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Focusing on Focusing

This is a very philosophical paper[1]. It explores the philosophical implication underlying the practice of focusing. It brings out the complications and difficulties of putting our experiencing into symbolic forms (e.g. words, imagery, metaphors etc.) In fact, our experiencing is so rich and intricate that it is beyond anything that our symbols can render. Our attempt to put our experiencing into words should be preceded by our attention to the experiencing. Hence, when we request our clients to put their experience into words, we are trying to bring their attention and awareness on their experiences. The felt sense is at the interface between the experiencing and the symbol. The attention and awareness of the felt sense, and the staying with the felt sense are crucial before one is able to articulate what is really going on in one's experience.

Purton also highlighted Gendlin's emphasis on 'clearing a space' or a process of 'putting things down'. This is an essential step that is in itself very therapeutic. When we try to 'put something at a distance', we are stepping back from oneself and seeing oneself as though from another perspective. The person is both the observer and the experiencing person. It is a way of self-consciousness (and I think it is mindfulness of one's self).

The emphasis and purpose of focusing is not disidentification with the problem or externalization of the problem. What is emphasized in the process of focusing is the interpersonal relationship between one's whole self and one's problem or concern. A person is not only in constant interaction with his/her physical surroundings but also with the reaction of the people around him/her, especially his/her significant others. In the case of the process of focusing, the most significant others is one's own self, one's own bodily reactions. One needs to stand back, looks at the whole in its whole context and gets a sense of the whole experiencing. This reminds me of the importance of unconditional positive regard (UPR) embedded in the theory of person-centered therapy in helping one's experience to carry forward. In focusing, the attitude of UPR both for the therapist and the focuser is very crucial. The total acceptance of one's self at that particular point of time helps to bring one's growth forward.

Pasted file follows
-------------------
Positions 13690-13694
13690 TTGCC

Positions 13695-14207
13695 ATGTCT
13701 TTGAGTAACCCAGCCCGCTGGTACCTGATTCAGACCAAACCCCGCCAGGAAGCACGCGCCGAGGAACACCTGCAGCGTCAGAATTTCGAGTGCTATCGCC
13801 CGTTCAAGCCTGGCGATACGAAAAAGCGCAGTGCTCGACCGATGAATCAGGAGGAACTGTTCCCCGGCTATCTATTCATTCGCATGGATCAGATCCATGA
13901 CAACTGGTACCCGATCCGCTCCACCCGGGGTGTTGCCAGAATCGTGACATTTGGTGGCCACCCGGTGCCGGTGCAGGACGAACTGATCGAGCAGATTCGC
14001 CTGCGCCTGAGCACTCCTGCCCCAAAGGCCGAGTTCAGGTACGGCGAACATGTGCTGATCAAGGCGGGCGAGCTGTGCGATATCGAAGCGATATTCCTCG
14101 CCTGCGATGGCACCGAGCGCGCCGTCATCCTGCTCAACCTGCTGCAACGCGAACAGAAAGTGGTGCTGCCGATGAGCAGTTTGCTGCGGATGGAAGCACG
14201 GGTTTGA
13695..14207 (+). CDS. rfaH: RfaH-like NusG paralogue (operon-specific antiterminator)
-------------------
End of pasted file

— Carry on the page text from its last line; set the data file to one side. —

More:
It is also important to note that all kinds of experience (not only emotional experiences) may lead into a felt sense and with the awareness of felt sense the change steps of the focusing process can occur. The concept of clearing a space helps me compare the Zen concept of emptying the cup to allow the space for receiving and see the importance of just acknowledging all that are going on. 'Putting things down' should not be confused with putting out parts of the person outside, otherwise it would become a compartmentalization of one's self. Focusing is concerning the well-being of the whole person and the process of evolving change from the sensing of where one is getting stuck to carrying one's life forward.

In conclusion, to be a focusing-oriented psychotherapist, it is crucial not only to have the refinement of practice but also a deepening understanding of what is involved in the process.

[1] Purton C. (2002), Focusing on Focusing: the Practice and the Philosophy in Watson, J.C., Goldman, R.N. & Warner, M.S.’s Client-centered and Experiential Psychotherapy in the 21st Century: Advances in Theory, Research and Practice. Ross-on-Wye: PCCS Books.

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